104 news posts related to Geophysical Sciences

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Katharine Huntington helps define the next decade in Earth sciences

Katharine Huntington

It is easy to feel lost when thinking of the vast scope of Earth sciences. After all, Earth sciences covers everything from the microscopic interactions of bacteria all the way to natural hazards like earthquakes and tsunamis. So how do scientists narrow down such a vast subject to prioritize investments into specific research areas? Every ten years, scientists gather in a committee formed under the US National Academies of Sciences, Engineering and Medicine (NASEM) to guide the National Science Foundation (NSF) in exploring priority Earth science questions that need attention over the coming decade. 

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Then and Now: The Mount St. Helens Eruption, four decades later

The mountain’s crater, covered in snow, lets out a small plume against a dark blue sky.

It wasn’t supposed to be Mount St. Helens. In the 1970s, scientists including Emeritus Research Professor Steve Malone (then a postdoctoral researcher at UW) investigated what they believed to be earthquakes on Mount Rainier. Further work determined they were “glacier quakes” instead: As glaciers on a mountain shift, the energy created mimics an earthquake. Then in 1975, Mount Baker began to steam.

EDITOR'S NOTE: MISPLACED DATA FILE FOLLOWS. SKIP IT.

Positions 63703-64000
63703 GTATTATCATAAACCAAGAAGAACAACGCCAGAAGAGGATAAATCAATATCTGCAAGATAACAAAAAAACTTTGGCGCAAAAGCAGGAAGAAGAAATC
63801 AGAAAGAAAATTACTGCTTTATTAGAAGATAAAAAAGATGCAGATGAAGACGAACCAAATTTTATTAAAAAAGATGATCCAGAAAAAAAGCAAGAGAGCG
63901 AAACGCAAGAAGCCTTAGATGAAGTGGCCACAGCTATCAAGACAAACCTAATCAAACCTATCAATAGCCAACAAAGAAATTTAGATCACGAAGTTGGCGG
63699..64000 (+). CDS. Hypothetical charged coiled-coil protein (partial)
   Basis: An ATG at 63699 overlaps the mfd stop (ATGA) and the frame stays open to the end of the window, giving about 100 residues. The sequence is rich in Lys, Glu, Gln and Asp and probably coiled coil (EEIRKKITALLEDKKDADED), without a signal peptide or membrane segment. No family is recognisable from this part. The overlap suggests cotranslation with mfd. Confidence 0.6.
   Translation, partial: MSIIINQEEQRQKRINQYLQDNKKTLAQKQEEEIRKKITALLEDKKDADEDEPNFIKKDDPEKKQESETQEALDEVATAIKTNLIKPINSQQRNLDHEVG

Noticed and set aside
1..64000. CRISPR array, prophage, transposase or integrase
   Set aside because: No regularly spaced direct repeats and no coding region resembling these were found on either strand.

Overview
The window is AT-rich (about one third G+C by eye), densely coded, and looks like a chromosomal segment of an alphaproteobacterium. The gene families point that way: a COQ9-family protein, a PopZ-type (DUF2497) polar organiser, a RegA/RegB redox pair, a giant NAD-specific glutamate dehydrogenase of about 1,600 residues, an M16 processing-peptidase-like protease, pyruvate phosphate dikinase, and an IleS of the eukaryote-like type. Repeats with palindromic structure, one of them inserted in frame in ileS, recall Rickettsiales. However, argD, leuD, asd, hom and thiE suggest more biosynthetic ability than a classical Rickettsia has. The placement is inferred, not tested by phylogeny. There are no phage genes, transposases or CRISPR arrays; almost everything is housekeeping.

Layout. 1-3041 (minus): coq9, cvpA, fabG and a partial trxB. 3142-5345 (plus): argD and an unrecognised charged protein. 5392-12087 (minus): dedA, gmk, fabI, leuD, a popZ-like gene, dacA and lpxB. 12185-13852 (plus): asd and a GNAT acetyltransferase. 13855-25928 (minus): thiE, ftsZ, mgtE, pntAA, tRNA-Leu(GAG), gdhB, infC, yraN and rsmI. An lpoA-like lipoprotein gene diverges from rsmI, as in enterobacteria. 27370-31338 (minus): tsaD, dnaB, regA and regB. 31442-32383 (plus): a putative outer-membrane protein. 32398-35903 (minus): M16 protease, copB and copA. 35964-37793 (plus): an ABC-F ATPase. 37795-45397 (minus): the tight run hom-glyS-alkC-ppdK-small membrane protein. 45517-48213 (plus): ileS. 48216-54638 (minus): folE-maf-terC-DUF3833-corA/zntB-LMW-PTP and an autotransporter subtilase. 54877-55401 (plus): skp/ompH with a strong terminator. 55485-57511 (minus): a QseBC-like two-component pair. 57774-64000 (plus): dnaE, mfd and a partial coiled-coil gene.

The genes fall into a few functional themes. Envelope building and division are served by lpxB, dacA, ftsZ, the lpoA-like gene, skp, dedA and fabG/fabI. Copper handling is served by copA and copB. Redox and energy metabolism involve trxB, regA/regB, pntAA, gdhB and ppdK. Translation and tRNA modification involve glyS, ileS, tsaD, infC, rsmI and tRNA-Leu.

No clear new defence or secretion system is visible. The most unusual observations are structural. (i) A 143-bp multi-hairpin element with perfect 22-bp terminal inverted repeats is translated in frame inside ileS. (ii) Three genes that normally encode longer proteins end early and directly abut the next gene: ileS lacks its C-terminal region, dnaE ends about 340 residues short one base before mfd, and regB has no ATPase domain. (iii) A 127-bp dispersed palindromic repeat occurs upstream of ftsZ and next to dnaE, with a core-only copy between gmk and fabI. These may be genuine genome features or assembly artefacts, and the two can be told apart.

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David Montgomery awarded 2020 Vega Medal

David R. Montgomery

The Swedish Society for Anthropology and Geography (SSAG) has awarded School of Earth and Spaces Sciences’ Professor David Montgomery the 2020 Vega Medal in honor of his achievements in physical geography, especially within the field of geomorphology. The objective of the SSAG is to promote the development of anthropology, geography, and closely related sciences in Sweden, to serve as a connecting link between scientists within these disciplines and the public, to initiate and maintain relations with foreign societies, and to support research in these areas. 

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Ships’ emissions create measurable regional change in clouds

Pollution from ships create lines of clouds.

A container ship leaves a trail of white clouds in its wake that can linger in the air for hours. This puffy line is not just exhaust from the engine, but a change in the clouds that’s caused by small airborne particles of pollution. New research led by the University of Washington is the first to measure this phenomenon’s effect over years and at a regional scale. 

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‘Age of A.I.’ documentary on YouTube features UW experts

Harold Tobin aboard the research vessel Marcus G. Langseth, conducting a marine seismic reflection survey of the Cascadia Subduction Zone off Washington’s coast.

Researchers at the University of Washington share their expertise on artificial intelligence and data science in “The Age of A.I.,” an online documentary produced and released this winter by YouTube. The series narrated by Robert Downey Jr. looks at how AI could affect everything from health care to the search for extraterrestrial life. The seventh episode, titled “Saving the World One Algorithm at a Time,” features the UW-based Pacific Northwest Seismic Network. 

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